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In general, we as agile IT developers/PMs want to create a Minimum Viable Product (MVP) as a first iteration, get it in front of users, and then iterate and improve upon it.

How does one reconcile that with this?

"We need a new in-house-developed app to replace the 3rd-party app we currently use, which does this and this and this and ... The new app needs to do everything the old one does. We can't turn the existing product off until the new one meets our needs."

...Cue 3 years of development before the 'MVP' is ready?

  • Are there any features of the 3rd-party app that can be regarded as stand alone? Or is it completely integrated so that no feature can be used without all the others? – Barnaby Golden Aug 30 at 10:45
  • @BarnabyGolden Maybe 70% dependent, 30% standalone. – Sarov Aug 30 at 15:10
  • I'm sure you realised this already, but I would definitely tackle the standalone stuff first. Sounds like it still leaves a hefty chunk though. – Barnaby Golden Aug 30 at 17:05
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TL;DR

In my experience, all-or-nothing cloning projects are often a trap companies fall into when they have a non-agile mindset. It often indicates an underlying struggle with process introspection, workflow adaptation, or acceptance of the trade-offs inherent in the iterative/incremental development model.

Don't allow the organization to fall into this trap blindly. Make the costs and the alternatives visible.

Analysis and Recommendations

"We need a new in-house-developed app to replace the 3rd-party app we currently use, which does this and this and this and ... The new app needs to do everything the old one does. We can't turn the existing product off until the new one meets our needs."

While the last sentence is probably true, the agile path to success lies in frame-challenging the assumptions. Since the company wants to move away from the current solution, it's a great time to evaluate how the existing product is being used, and what the desired future-state workflow looks like.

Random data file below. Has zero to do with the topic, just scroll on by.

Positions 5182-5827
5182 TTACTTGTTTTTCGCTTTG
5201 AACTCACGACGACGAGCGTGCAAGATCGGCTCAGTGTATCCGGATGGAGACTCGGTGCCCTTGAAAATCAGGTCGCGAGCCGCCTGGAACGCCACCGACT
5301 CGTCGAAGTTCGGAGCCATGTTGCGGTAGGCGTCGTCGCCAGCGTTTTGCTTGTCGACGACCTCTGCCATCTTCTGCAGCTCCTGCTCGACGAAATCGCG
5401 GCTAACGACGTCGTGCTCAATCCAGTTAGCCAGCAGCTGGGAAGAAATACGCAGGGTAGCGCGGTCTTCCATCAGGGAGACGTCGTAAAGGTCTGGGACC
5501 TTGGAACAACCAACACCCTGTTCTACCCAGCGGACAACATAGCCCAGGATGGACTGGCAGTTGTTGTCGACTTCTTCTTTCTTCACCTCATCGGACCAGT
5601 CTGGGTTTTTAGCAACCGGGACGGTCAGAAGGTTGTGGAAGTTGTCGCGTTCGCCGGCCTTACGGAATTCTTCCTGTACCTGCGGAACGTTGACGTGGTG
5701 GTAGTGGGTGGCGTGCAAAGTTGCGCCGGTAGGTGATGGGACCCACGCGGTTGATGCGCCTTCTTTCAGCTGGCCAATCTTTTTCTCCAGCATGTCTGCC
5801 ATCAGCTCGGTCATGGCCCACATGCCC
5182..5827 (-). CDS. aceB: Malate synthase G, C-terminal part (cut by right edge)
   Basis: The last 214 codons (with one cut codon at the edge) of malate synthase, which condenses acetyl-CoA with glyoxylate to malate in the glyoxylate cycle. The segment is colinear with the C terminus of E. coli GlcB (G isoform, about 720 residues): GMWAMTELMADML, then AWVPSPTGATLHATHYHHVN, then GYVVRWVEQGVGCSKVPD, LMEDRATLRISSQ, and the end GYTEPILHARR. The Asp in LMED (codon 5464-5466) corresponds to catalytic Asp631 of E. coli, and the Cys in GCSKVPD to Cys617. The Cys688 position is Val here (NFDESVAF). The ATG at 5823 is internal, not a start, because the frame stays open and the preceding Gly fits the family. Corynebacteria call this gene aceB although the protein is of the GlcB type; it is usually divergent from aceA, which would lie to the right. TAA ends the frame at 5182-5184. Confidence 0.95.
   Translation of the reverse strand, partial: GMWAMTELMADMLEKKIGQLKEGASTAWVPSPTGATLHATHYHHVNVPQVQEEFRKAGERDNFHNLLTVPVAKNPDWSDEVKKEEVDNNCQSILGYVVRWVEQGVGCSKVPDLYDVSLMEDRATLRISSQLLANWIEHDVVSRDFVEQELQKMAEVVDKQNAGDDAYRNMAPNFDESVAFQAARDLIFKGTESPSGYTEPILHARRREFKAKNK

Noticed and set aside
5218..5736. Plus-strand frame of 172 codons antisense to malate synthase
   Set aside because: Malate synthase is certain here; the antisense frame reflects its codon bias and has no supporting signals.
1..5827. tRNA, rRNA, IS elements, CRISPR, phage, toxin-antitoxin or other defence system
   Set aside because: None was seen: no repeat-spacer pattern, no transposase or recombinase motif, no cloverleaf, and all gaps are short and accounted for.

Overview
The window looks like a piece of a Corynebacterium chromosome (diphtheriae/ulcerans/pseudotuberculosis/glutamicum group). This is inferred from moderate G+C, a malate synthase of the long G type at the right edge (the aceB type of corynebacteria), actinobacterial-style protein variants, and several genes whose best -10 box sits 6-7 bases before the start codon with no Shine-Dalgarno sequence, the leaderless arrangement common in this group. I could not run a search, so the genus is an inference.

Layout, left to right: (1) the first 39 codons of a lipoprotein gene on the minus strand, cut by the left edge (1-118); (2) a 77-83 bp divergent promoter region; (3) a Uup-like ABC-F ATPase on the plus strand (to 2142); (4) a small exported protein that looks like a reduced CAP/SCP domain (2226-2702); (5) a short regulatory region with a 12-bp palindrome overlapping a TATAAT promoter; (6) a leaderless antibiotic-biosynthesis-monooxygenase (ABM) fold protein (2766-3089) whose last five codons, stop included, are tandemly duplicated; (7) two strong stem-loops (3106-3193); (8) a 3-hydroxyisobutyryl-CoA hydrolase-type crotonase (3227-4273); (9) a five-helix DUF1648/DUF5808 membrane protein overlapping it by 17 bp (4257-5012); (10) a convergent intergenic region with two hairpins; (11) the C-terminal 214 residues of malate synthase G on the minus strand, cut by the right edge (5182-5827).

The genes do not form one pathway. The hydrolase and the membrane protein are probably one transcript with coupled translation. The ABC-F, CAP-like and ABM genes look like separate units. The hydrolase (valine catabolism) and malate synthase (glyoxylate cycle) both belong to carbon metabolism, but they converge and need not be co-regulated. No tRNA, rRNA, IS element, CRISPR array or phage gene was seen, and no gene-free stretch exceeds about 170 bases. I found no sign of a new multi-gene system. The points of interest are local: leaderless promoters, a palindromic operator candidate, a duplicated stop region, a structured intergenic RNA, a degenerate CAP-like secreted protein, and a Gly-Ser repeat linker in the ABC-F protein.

An MVP is really a validated learning opportunity, so you might think of it as a "product spike" to evaluate level of effort, cost, or market demand. What you really need here is a list of minimum marketable features (MMFs) that are truly essential for the to-be workflow. You might be surprised at how few of the existing product's features your various workflows actually depend on.

An organizational desire to clone a product is often covering up an X/Y problem related to:

  • Total cost of ownership (TCO), e.g. licensing, support costs, professional services, labor, etc.
  • Unresolved bugs or misfeatures.
  • Tool/workflow impedance or mismatch.
  • Other issues related to integration or support.

It's generally better to make the business decisions about what to build, and what features it needs to have to replace your existing solution, based on real data about each feature. For example, if you want to replace Word with an in-house word processor, you might say:

  1. It's a bad idea; it literally took decades to refine Word.

    What are the odds we can build a better mousetrap? Do we have the internal resources to recapitulate 35 years of software development by one of the largest companies on Earth? Is the juice really worth the squeeze, or are we just trying to avoid having to evaluate our cost structure or change our workflow?

  2. We don't really need an editor with WordArt or OLE support, so we won't try to clone those non-essential features.

    Maybe we just need a lower-cost editor that can be embedded into our web UI, or some other less-ambitious project. Likewise, do we really need to replace our widget embiggener with a homegrown version that also does turnip-twaddling? Is anyone in our company even twaddling turnips?

  3. What's the "simplest thing that could possibly work?"

    Maybe the cloned product truly has zero value unless it's 100% complete. In the real world, though, it's rarely that cut and dried. Chances are you could solve some pain points without solving all of them. Maybe leadership's all-or-nothing approach can be re-envisioned to fit an iterative or incremental development model.